For most small firms, a key area is likely to be that of gifts and entertainment and I can do no better than reproduce the advice the Law Society provide on their website:

3.5 Gifts and entertainment

Many firms will give gifts and provide hospitality to build relationships and to market their products. Hospitality would normally include entertaining, meals and tickets to events. If the host does not attend the hospitality then it should be considered a gift rather than hospitality. Firms may also pay expenses for a prospective client to visit part of the firm or to attend a conference or event.

There can be significant risks around gifts, entertainment and expense in relation to bribery. Gifts and hospitality are often part of the business culture and it can be difficult for staff to know what is appropriate in terms of giving and receiving gifts and hospitality. Gifts and hospitality can be used to influence and corrupt third parties and on occasion to manoeuvre employees into a position of obligation.

The firm should seek to prevent the giving or receiving of gifts, hospitality or paying of expenses if it might influence or be perceived to influence a business decision. Firms should ensure staff and other relevant stakeholders are made aware of any policies on gifts and entertainment.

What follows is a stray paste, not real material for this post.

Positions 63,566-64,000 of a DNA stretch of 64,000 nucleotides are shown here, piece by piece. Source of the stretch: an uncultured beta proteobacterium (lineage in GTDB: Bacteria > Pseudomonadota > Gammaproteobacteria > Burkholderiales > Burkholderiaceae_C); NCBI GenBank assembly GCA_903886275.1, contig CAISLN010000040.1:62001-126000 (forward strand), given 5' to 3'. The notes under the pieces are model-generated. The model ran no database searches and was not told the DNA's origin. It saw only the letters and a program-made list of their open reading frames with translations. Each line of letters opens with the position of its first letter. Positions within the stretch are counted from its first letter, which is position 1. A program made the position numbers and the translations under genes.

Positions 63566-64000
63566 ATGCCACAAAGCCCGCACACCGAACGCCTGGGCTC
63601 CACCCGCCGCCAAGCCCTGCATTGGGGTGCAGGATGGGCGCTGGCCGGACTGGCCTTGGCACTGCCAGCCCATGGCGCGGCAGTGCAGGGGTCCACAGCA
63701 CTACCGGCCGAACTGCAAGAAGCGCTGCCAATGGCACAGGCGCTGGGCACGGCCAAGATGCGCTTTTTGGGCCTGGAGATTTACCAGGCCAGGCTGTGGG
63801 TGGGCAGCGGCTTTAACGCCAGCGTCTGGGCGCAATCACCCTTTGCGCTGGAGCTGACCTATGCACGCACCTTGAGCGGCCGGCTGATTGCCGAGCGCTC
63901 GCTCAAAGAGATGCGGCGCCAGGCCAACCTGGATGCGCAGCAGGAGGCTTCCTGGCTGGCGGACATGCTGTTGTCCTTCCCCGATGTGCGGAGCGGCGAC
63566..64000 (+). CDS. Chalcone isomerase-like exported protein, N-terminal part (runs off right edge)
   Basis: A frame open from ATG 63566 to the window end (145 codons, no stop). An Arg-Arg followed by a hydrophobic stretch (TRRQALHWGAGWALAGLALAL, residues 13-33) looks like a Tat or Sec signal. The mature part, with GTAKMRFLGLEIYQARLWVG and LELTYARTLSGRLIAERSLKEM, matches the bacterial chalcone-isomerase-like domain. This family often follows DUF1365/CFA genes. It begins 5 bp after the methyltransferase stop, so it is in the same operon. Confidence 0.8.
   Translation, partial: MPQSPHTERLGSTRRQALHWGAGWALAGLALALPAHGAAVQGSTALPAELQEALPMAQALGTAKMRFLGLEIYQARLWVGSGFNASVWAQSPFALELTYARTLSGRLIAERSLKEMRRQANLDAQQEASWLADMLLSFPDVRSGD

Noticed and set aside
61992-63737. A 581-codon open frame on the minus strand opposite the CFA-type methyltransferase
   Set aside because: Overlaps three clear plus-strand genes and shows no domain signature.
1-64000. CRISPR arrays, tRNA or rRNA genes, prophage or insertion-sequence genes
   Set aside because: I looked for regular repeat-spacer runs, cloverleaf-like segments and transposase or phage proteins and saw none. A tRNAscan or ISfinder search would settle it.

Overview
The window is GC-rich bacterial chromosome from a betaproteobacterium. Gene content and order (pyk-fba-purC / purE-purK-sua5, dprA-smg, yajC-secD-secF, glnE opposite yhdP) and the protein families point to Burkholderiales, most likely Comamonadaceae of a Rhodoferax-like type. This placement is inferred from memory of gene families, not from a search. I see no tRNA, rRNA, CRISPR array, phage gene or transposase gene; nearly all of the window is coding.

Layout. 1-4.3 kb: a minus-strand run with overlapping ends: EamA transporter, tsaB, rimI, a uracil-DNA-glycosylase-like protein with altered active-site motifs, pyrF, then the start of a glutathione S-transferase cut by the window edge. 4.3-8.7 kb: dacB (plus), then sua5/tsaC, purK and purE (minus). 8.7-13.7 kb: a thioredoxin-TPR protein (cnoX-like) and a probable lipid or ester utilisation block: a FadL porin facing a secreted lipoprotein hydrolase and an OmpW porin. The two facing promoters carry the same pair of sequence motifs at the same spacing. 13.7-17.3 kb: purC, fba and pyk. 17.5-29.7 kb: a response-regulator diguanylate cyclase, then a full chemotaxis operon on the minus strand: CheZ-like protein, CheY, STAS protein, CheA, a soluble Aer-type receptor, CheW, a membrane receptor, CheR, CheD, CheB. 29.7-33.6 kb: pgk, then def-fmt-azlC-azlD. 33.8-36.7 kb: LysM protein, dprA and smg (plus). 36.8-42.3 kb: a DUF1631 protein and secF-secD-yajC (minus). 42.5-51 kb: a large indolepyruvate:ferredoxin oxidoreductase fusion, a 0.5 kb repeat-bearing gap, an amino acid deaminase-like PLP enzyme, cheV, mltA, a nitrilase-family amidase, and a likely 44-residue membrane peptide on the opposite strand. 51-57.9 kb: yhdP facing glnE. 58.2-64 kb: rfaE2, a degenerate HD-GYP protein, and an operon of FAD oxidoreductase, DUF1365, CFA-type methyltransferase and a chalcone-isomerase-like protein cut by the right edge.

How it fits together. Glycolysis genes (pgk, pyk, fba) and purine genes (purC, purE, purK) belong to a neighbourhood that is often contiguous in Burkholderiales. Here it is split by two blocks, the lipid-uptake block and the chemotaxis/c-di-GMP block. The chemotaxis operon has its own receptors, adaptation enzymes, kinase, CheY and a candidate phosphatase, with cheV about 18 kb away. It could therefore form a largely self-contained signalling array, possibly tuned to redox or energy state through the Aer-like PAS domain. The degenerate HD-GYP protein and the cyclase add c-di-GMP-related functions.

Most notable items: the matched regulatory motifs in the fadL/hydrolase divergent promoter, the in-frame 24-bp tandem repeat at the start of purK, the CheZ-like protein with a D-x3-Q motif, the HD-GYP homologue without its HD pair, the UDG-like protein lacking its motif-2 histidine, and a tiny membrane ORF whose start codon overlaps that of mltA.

Firms may wish to provide guidance on what gifts or hospitality it is acceptable to give or receive - this is often done in terms of a financial limit. Any limit should take account of the cumulative impact of several small gifts. Where firms operate internationally they may wish to provide guidance to on how gifts and hospitality might be handled in relation to local customs and culture.

Where firms offer to pay expenses, they may wish to provide guidance on what are considered acceptable expenses. Firms should be transparent about the expenses they pay and the business reason for their payment.

Many firms will be offered hospitality or gifts by other professionals who they are likely to refer work to. Firms should consider how they handle such offers or whether they need to ensure that acceptance of such offers is approved at a more senior level and whether any threshold should be applied. Firms will also need to be mindful of their duty to act in the best interest of the client when referring clients to other professionals.

Firms often offer clients hospitality. Government guidance highlights that offers of hospitality are not prohibited under the act. However, firms should consider what is appropriate in terms of hospitality.

The firm may wish to keep a record of gifts, hospitality and expenses given or received. Given the potential range of hospitality or gifts a firm might receive, the firm may wish to consider an element of materiality when deciding what should be recorded.

The advice must be that you can continue to make charitable donations and offer suitable hospitality and appropriate gifts, and indeed enjoy them when offered, but be aware and remember the old adage that “there is no such thing as a free lunch”!